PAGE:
[TOP STORY] Ring-fencing income from tax

‘What many people don’t realise is that taxes, like fees, eat away at your investment returns and those really compound over time’: Kelin Pottier from 10X Investments.

SIMON BROWN: I’m chatting now with Kelin Pottier from 10X Investments, talking ring-fencing income from tax. Of course, this is doing it the legitimate, legal way, not the avoidance way. Kelin, I appreciate the early morning time. Monday [marks] the end of February, which of course is the end of the tax year for individuals. There are opportunities out there where we can sort of ring-fence income from tax. We’ve got the tax-free savings accounts, we’ve also got retirement annuities and Regulation 28 (Reg 28) products, which are totally legitimate ways to reduce tax into the future.

KELIN POTTIER: Good morning, Simon. Yes, absolutely. As you’ve mentioned, the tax year ends on February 28, and this is a real opportunity for investors to contribute any money that they have lying around, which they would like to invest in the future and shield their money from the negative effects of tax. What many people don’t realise is that taxes, like fees, actually eat away at your investment returns and those really compound over time.

SIMON BROWN: That’s actually a great point. In essence taxes are compounding out of your benefits, your profits, and [perhaps] we can get more smart around it. The one thing, and I’ve stressed this before, is folks mustn’t leave it for that absolute last minute. Don’t do it at four o’clock on Monday, because banks take time to move money around.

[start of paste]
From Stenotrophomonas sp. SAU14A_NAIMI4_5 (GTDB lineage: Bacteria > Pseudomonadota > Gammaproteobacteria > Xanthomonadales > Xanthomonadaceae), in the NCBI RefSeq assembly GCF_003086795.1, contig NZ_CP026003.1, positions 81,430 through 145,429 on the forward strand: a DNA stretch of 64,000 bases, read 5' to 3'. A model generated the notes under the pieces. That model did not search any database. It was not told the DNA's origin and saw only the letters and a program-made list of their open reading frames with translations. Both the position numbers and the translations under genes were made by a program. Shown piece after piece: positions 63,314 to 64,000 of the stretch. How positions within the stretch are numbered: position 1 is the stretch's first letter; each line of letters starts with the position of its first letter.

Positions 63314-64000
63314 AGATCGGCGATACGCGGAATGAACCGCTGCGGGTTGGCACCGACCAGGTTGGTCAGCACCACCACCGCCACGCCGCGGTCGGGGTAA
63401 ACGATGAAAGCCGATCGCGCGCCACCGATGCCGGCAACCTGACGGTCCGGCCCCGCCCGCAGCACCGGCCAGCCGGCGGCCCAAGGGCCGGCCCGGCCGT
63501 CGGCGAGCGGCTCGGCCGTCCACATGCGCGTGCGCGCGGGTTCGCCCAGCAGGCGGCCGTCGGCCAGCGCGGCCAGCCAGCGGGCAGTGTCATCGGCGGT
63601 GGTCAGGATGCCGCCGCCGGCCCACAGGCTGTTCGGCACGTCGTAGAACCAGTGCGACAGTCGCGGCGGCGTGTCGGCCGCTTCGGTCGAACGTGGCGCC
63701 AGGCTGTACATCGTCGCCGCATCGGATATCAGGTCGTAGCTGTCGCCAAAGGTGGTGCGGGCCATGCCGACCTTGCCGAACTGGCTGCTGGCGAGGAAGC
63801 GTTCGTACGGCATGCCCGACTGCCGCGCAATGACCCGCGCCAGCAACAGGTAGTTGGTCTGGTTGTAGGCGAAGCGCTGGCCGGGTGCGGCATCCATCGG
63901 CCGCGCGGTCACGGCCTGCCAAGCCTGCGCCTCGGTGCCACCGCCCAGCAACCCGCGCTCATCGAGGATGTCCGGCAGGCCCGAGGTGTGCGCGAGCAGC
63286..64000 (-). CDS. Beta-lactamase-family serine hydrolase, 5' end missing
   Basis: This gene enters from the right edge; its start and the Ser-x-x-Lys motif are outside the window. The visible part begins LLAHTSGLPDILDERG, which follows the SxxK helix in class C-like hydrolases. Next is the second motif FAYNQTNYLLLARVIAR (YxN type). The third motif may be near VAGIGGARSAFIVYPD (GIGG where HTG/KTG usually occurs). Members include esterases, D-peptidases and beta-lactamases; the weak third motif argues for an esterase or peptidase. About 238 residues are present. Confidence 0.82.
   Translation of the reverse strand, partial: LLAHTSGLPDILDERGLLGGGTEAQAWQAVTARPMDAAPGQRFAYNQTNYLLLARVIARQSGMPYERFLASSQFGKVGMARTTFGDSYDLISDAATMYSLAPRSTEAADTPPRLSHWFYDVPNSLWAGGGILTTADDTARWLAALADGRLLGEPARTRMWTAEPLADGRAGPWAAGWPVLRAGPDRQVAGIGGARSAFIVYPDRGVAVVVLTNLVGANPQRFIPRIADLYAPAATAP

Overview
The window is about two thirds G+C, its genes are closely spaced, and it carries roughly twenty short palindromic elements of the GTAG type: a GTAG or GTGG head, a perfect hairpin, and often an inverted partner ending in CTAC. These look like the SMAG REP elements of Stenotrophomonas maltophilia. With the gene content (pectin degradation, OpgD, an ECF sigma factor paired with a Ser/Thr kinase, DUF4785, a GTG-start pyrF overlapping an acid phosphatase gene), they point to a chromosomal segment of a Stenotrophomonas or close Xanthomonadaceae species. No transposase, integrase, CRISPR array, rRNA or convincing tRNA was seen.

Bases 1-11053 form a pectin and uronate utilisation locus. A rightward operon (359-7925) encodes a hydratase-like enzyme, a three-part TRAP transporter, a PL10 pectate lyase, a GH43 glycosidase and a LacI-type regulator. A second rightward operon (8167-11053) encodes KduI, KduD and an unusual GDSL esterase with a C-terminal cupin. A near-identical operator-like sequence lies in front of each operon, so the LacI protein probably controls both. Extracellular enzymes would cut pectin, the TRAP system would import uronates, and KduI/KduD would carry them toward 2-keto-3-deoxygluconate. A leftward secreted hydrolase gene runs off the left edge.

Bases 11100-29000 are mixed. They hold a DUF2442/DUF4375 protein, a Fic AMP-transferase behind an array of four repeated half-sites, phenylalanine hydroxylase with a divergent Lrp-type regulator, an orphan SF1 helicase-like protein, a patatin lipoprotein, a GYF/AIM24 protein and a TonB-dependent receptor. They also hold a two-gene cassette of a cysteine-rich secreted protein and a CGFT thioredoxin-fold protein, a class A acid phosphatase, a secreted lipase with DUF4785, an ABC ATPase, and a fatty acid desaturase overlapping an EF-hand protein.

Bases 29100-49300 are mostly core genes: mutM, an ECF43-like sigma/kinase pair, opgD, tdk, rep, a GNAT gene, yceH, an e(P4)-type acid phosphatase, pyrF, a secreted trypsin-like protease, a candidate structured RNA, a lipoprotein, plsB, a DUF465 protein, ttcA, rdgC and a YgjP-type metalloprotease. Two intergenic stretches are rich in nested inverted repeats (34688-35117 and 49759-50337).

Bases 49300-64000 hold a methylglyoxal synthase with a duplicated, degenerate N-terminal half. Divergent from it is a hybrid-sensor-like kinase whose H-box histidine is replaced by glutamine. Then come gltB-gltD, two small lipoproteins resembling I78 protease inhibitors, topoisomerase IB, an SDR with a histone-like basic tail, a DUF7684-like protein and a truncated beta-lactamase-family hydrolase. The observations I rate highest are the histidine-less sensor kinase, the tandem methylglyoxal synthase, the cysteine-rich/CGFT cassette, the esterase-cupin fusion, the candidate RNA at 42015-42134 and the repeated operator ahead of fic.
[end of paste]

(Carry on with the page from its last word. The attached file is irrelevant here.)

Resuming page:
There are limits. The tax-free [annual savings limit] is still R36 000. The minister might change it tomorrow, but probably not. And of course, there are limits as well on your Reg 28 in terms of how much you can directly benefit from tax saving.

KELIN POTTIER: Correct. So as far as a tax-free savings account [is concerned], investors may contribute up to R36 000 per tax year, up to lifetime contribution limit of R500 000. As for your retirement annuities and Regulation 28 retirement funds, investors can actually contribute as much as 27.5% of their salary or R350 000 per tax year. The lower of the two of course is what applies. So investors really should make the most of that.

Although it is worth noting, as far as tax-free savings accounts go, investors should be really, really careful not to go over the R36 000 contribution limit as there’s a 40% tax penalty in the excess contributions.

SIMON BROWN: Yeah, that’s a good point. If you put extra into your Reg 28, that’s fine. You can roll it into next year. You don’t get the benefit this year, but you don’t get the penalty.

You also make a great point that actually there’s opportunity here, particularly in the tax-free space. Investing for a child, or perhaps a grandchild, [you are] turbo-charging investments by simply giving them decades of time.

KELIN POTTIER: The real benefit of tax-free investing comes over time. Every rand that is not paid away in tax is a rand that’s reinvested into your outlying investments, and that tax saving compounds over time.

If you were to just compare a tax-free savings account versus a traditional investment, within 20 years if you are maximising your tax-free contributions every year and investing in a high-growth index fund, you would actually have 30% more money than a traditional investment. In real rand that’s about half a million rand more.

SIMON BROWN: And that is proper chunky. That gets you into retirement with some serious extra cash in your pocket.

Kelin Pottier, product development specialist at 10X Investments, I appreciate the time this morning.



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